How to Reach Arc de Triomphe by Metro: A Comprehensive Guide

The Arc de Triomphe, a symbol of French glory and architectural magnificence, sees thousands of visitors each day to its iconic location in the heart of Paris. 

Charles de Gaulle–Étoile serves as the central hub, offering access to multiple metro lines and serving as a gateway to this iconic monument. 

Reaching the Arc de Triomphe by metro is a straightforward and efficient journey, thanks to the well-connected Paris Métro system. 

With multiple metro lines, accessible stations, and diverse ticket options, you can tailor your day to suit your preferences. 

Whether exploring the city for a day or a week, the Paris Metro ensures a seamless experience.

In this guide, we’ll explore the closest metro stations, the relevant metro lines, and the various ticket options for a hassle-free experience at Arc de Triomphe.

Get your Arc de Triomphe rooftop tickets in advance to make your day even more efficient and access the panoramic views and historical wonders of this iconic monument.

Closest Metro Station to Arc de Triomphe

Charles de Gaulle–Étoile
Image: Wikipedia.org

Charles de Gaulle–Étoile is the closest train station to Arc de Triomphe.

Located directly beneath the monumental arch, it provides the most accessible entry point to the monument from an underground pathway. 

This critical transport hub serves Line 1, Line 2, and Line 6 of the Paris Métro, as well as the Île-de-France’s commuter rail RER A. 

The Wagram exit of this station leads directly to the Tunnel de l’Étoile, providing a convenient and safe route to the Arc de Triomphe.

Metro Lines

Metro Lines
Image: Pinterest.com

The Charles de Gaulle–Étoile station serves as a nexus for three prominent metro lines: Line 1, Line 2, and Line 6. 

Line 1 passing through the business district of La Défense stops at Charles de Gaulle–Étoile, with the last station at Chateau de Vincennes.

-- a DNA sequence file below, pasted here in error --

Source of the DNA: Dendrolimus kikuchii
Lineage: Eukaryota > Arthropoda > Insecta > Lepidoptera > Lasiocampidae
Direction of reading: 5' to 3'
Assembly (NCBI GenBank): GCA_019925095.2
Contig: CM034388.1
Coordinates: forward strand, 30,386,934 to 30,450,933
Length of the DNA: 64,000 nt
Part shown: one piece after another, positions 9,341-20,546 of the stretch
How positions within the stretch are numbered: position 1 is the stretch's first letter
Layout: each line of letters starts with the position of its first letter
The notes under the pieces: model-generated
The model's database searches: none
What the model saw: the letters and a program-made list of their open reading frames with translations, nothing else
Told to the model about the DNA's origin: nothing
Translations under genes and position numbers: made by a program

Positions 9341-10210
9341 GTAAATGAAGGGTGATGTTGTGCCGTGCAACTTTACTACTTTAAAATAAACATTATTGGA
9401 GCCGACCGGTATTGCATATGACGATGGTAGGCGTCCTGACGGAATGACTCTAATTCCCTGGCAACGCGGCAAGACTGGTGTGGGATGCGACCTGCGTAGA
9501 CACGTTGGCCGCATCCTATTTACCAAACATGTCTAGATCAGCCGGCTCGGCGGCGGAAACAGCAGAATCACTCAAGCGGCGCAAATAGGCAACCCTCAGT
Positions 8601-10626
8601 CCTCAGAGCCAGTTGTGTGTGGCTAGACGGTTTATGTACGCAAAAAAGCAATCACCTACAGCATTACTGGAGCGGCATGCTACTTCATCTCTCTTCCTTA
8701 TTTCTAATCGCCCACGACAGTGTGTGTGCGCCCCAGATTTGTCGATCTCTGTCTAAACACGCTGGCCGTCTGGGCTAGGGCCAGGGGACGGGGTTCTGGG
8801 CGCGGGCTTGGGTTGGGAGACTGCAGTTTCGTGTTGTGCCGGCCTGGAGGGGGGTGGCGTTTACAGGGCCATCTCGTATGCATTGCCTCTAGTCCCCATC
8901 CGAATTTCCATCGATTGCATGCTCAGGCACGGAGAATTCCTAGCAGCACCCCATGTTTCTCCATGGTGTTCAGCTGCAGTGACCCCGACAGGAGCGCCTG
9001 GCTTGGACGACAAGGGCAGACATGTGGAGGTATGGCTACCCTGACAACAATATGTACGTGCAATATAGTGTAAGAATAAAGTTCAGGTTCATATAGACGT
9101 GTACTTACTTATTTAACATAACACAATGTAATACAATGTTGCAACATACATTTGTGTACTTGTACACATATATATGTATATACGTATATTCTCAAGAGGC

This is the closest metro to Arc de Triomphe, providing seamless access to this iconic monument in the heart of Paris.

The wide-ranging stops include iconic locations such as Place de la Concorde, Palais Royal – Musee du Louvre, and Bastille.

Line 1 provides an excellent route for reaching the arch from Paris’s other cultural and historical landmarks.

Another essential line for accessing the Arc de Triomphe is Line 2 which connects Porte Dauphine to Nation, passing through Charles de Gaulle–Étoile.

With stops at significant locations like Pigalle, Anvers, and Nation, this Arc de Triomphe metro line offers a diverse route for those visiting from nearby neighborhoods and attractions.

Metro Line 6 connects the transport hub of the Nation to Charles de Gaulle-Etoile, providing another convenient route to the Arc de Triomphe. 

Stops on this line include Trocadero, Passy, and La Motte-Picquet-Grenelle, making it an excellent choice for those planning to visit the arch from the Eiffel Tower and other nearby landmarks.

Apart from these direct routes to the Arc de Triomphe, the total 14 lines of the Paris offer an interconnected network to visit the monument for any part of the city. 

Get to Arc de Triomphe by train from the airport or other suburban parts of Paris.

Five RER (Regional Express Network) lines serve suburbs-to-city-center regional trains, offering other efficient transportation options.

Other Arc de Triomphe Metro Stops

Other Arc de Triomphe Metro Stops
Image: about-France.com

Beyond Charles de Gaulle–Étoile, several other metro stations surround the Arc de Triomphe, offering various entry points. 

The proximity of these stations makes it easy to explore the area on foot, with distances ranging from a one-minute walk to a maximum of nine minutes. 

Notable nearby metro stations include: 

  • Charles de Gaulle – Etoile – Grande Armée
  • Charles de Gaulle – Etoile – Friedland
  • Charles de Gaulle – Étoile – Wagram
  • Charles de Gaulle – Etoile – Mac Mahon
  • George V